About 35 percent of the $200 million the U.S. government planned to award this year in grants for embryonic stem cell research won’t be distributed after a judge’s ruling banned the funding.
The National Institutes of Health will withhold $54 million in annual grants it expected to renew in September, plus $15 million to $20 million for new projects being considered in the next month, Francis Collins, the agency’s director, said yesterday. The ruling temporarily halted U.S. funding for the research, based on a decision that a 1996 law couldn’t be overruled by a presidential order. The Justice Department said it will appeal.
U.S. District Judge Royce Lamberth’s Aug. 23 decision in Washington has sparked researchers, biotechnology executives and lawmakers to call for permanent legislation that would allow the spending to resume. In 2009, President Barack Obama lifted restrictions on federal funding for the technology and allowed studies to be done on cells derived from embryos that would otherwise be disposed of after in-vitro fertilization.
“I thought our nation had settled this issue,” said Douglas Melton, co-director of Harvard University’s Stem Cell Institute. “The NIH had been waiting eight to 10 years to support this research, and it’s now going to have to backtrack and start all over again.”
The agency funded 977 embryonic stem cell projects at a cost of $262.3 million in fiscal years 2002 to 2009 under former President George W. Bush’s policies, NIH spokeswoman Jenny Haliski said in an e-mail. From Obama’s order in March 2009 through June of this year, the institutes provided $128.8 million for 253 projects, Haliski said.
The judge’s ruling “is a clear mandate for the administration and Congress to finish what they started with the Obama executive order that extended federal funding for existing embryonic stem cell lines,” said Geron Corp. Chief Executive Officer Tom Okarma, in a telephone interview.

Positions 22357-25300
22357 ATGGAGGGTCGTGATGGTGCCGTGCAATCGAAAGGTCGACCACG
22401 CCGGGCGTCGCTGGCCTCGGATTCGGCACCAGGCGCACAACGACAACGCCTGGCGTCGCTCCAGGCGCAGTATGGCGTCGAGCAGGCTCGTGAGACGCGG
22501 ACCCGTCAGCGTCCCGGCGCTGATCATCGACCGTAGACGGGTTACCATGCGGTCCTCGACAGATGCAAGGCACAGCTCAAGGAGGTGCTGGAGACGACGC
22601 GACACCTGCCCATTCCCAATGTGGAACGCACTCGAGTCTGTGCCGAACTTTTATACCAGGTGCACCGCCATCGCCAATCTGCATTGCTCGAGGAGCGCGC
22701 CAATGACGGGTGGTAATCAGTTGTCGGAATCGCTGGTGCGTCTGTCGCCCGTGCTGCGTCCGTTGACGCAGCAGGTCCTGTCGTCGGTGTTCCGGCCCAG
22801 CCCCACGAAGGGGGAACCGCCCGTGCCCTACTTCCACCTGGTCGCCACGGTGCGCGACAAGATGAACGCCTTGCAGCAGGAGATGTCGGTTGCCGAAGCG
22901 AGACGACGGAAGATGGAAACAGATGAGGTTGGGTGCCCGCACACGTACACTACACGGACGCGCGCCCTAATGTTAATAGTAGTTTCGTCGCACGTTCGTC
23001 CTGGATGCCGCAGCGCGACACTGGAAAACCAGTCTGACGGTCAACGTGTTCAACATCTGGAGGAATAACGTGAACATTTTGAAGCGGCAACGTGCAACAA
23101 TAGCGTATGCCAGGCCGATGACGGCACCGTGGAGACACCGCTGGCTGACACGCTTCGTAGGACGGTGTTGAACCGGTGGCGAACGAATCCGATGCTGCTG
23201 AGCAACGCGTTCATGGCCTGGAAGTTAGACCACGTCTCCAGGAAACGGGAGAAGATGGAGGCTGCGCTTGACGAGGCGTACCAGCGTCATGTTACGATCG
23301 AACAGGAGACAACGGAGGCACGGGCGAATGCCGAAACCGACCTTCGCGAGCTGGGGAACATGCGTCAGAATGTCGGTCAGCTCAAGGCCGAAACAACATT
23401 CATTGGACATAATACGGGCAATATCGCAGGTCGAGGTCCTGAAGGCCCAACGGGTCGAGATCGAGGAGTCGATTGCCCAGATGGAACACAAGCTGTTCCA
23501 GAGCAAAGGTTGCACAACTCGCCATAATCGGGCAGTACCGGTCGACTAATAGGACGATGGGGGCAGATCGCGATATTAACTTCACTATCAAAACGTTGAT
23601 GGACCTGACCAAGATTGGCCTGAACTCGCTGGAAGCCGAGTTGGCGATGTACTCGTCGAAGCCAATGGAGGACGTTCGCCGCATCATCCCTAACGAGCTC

Okarma was joined by Advanced Cell Technology Inc. Chairman William Caldwell and researchers from the University of Pennsylvania and the American Society for Reproductive Medicine in calling for legislation that would allow U.S. funding to resume.
Embryonic stem cells can grow into any kind of tissue and are thought to have the potential to accelerate research into cures for diseases such as diabetes and Parkinson’s and into new drug treatments.
Geron is in the early stages of what it says is the first study of an embryonic stem cell-based therapy in humans, a treatment for acute spinal cord injuries.
Prior to Obama’s executive order, Bush instituted rules in 2001 that allowed federal dollars to be spent on research done only on cell lines created by Aug. 9 of that year.
Lamberth ruled that a 1996 law known as the Dickey-Wicker amendment barred the funding, and couldn’t be overruled by Obama’s action. Obama was attempting to separate the derivation of embryonic stem cells from research on them and “the two cannot be separated,” he said.
The White House is reviewing Lamberth’s decision, and “exploring all possible avenues to make sure we can do this critical life-saving research,” spokesman Bill Burton told reporters yesterday. “From what we can tell, this would also stop the research that President Bush had allowed to go forward."
Jonathan Turley, a law professor at George Washington University in Washington, said the administration should have sought to pass legislation rather than use an executive order.
The Justice Department will appeal the ruling this week, spokesman Tracy Schmaler said yesterday in an e-mail. She declined to provide further details.
Stem cell research projects up for annual review for their NIH funding ‘‘would basically stop in their tracks,’’ Collins, the agency director, said yesterday during a conference call with reporters. ‘‘This decision poured sand into that engine of discovery.’’